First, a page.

This is what a fair and sustainable Africa strategy looks like
Minister Liesje Schreinemacher for Foreign Trade and Development Cooperation recently made her first working visit, to Kenya and Uganda. With this visit, the minister made a flying start in honouring the pledge in the new government's coalition agreement to formulate a 'targeted Dutch Africa strategy'. Such a strategy is desperately needed as, too often, our foreign trade is conducted at the expense of people and the environment, including in countries in Africa. The new strategy presents a perfect opportunity to ensure that the 'trade and aid' agendas are closely aligned.
Africa is high on the political agenda, and with good reason. Dutch companies are active on the continent in agriculture, horticulture, water management, infrastructure and the energy sector. The Netherlands has invested in relations with Africa countries for many years and its new Africa strategy offers the chance to contribute to sustainability. But the strategy must not forget the most important ingredient: fair trade relations that promote equal opportunities and which are in line with our ambitions in the field of human rights, the environment and climate. That means that a number of difficult choices will have to be made. As yet, our government still devotes insufficient attention to the negative effects of its extensive support to all that economic activity on people, their living environment and the climate.
The Netherlands has signed trade and investment agreements with many countries on the African continent that aim to bring economic progress, employment and prosperity to both parties. In practice, however, they often achieve the opposite. Local farmers and producers in African countries are pushed out of the market by our cheap and non-sustainable products. We sell them cheap chicken that is unmarketable in the Netherlands and semi-skimmed milk powder that is made into 'skimmed' powder by adding palm oil – most probably from oil plantations in Indonesia, Malaysia or even Liberia on land that was once rainforest. Consequently, farmers in Africa cannot get a fair and realistic price for their products. In addition, trade and investment agreements are often drafted in such a way that African countries have little other choice than to export their natural resources at high speed and at unfavourable terms, rather than deciding for themselves how to process them into end products. It is time for trade and investment agreements that, instead of suffocating local food production and manufacturing industries, protect them and allows them sufficient space to develop.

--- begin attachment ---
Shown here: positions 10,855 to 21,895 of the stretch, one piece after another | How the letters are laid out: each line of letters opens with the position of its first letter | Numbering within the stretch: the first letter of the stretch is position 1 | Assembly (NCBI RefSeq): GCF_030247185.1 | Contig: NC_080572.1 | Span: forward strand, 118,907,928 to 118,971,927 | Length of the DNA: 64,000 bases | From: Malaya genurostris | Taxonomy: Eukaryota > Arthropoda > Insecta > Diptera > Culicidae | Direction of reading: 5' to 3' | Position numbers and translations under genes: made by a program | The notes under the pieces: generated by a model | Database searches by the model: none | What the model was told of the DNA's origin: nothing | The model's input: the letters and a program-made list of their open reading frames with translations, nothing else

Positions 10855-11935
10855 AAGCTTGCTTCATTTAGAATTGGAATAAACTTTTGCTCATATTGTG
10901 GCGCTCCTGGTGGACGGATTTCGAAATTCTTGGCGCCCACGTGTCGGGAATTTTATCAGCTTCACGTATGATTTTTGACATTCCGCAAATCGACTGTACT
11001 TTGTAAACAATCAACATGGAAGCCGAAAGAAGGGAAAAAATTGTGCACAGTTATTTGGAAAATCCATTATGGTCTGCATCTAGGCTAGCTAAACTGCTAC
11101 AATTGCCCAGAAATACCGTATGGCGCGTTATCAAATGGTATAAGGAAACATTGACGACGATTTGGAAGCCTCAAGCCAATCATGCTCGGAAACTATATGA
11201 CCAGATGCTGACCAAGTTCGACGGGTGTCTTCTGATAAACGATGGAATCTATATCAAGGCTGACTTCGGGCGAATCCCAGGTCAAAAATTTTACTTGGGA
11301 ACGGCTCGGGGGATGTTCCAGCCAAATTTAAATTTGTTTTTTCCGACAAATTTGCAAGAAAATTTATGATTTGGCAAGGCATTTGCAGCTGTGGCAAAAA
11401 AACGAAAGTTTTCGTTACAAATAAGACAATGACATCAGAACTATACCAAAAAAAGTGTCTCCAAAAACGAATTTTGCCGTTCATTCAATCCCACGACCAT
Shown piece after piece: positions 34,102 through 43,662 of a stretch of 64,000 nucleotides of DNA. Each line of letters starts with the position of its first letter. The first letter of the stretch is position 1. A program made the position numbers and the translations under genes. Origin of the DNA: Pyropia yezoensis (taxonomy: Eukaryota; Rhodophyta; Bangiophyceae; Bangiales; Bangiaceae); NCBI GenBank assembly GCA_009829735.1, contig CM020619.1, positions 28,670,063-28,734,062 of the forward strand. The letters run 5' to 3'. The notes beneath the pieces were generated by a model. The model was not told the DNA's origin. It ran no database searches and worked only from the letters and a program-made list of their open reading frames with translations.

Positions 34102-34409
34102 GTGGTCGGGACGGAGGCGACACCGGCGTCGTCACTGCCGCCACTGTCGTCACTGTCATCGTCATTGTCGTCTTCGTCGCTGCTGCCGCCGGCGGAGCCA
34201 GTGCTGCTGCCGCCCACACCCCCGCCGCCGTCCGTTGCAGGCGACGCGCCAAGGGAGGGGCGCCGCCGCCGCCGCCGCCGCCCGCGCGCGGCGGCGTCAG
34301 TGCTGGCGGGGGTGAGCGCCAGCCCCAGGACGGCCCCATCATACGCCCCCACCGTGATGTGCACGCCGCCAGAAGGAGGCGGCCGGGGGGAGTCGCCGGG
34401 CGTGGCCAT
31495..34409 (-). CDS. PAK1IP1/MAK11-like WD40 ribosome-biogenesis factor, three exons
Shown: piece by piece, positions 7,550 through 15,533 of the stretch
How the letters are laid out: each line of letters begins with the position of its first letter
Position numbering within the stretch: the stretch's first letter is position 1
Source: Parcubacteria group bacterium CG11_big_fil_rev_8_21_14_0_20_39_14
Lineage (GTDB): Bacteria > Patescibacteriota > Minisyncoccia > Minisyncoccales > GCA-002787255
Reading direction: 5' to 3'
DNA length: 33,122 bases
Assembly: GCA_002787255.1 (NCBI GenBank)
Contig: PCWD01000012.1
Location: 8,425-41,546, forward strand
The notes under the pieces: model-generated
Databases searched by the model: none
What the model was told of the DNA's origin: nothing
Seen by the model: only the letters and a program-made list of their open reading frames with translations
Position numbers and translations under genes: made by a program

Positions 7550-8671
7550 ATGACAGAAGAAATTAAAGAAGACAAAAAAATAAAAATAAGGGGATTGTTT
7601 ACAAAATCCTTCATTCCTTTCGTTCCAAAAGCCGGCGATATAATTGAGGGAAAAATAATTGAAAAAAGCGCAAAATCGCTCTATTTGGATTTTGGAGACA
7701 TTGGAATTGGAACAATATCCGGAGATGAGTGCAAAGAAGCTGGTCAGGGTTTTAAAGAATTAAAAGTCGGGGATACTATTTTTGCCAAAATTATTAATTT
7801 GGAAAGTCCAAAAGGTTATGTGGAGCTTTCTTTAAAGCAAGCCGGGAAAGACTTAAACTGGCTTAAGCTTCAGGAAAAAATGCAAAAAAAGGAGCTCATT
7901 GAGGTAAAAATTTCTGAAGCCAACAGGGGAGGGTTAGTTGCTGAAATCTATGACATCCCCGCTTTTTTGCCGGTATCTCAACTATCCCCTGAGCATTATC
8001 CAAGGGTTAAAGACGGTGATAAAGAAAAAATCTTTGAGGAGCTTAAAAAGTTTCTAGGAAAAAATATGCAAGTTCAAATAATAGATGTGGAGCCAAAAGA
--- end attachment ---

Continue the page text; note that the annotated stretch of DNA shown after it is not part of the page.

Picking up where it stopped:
These unequal trade and investment relations are also kept in place by subsidies and other forms of export support. This government's support for large-scale agriculture and infrastructure projects and for fossil industries causes pollution of water resources, forces farmers from the most fertile land, undermines local food production and obstructs access to energy and food security. Our subsidies and export support can be better used for sustainable activities that promote access to sustainable energy, the recovery of ecosystems and the development of green infrastructure and local industries on the African continent.
Now that the Netherlands has committed itself in Glasgow to putting a stop to its extensive support for our fossil companies, there is an opportunity to make that move towards sustainability. The reality is that, even in a large oil-producing country like Nigeria, 43% of people have no access to electricity. The solution lies in renewable energy; research has shown that solar and wind energy produced in small-scale, independent electricity networks, is the most effective, affordable and sustainable solution for remote areas that have no access to the national electricity network. In addition, renewable energy generates more employment than fossil energy. That is what Dutch companies should invest in, with the support of our government.
There are opportunities aplenty to produce a truly sustainable and fair Africa strategy. A strategy that no longer supports Dutch trade and investment in fossil industries and in harmful agriculture, but focuses on trade relations that make the food and energy sectors in Africa more sustainable and accessible to people in Africa itself. A strategy in which knowledge exchange is encouraged on both sides and in which local populations decide for themselves and genuinely benefit from trade and investment relations with the Netherlands. A hopeful task for Minister Schreinemacher!
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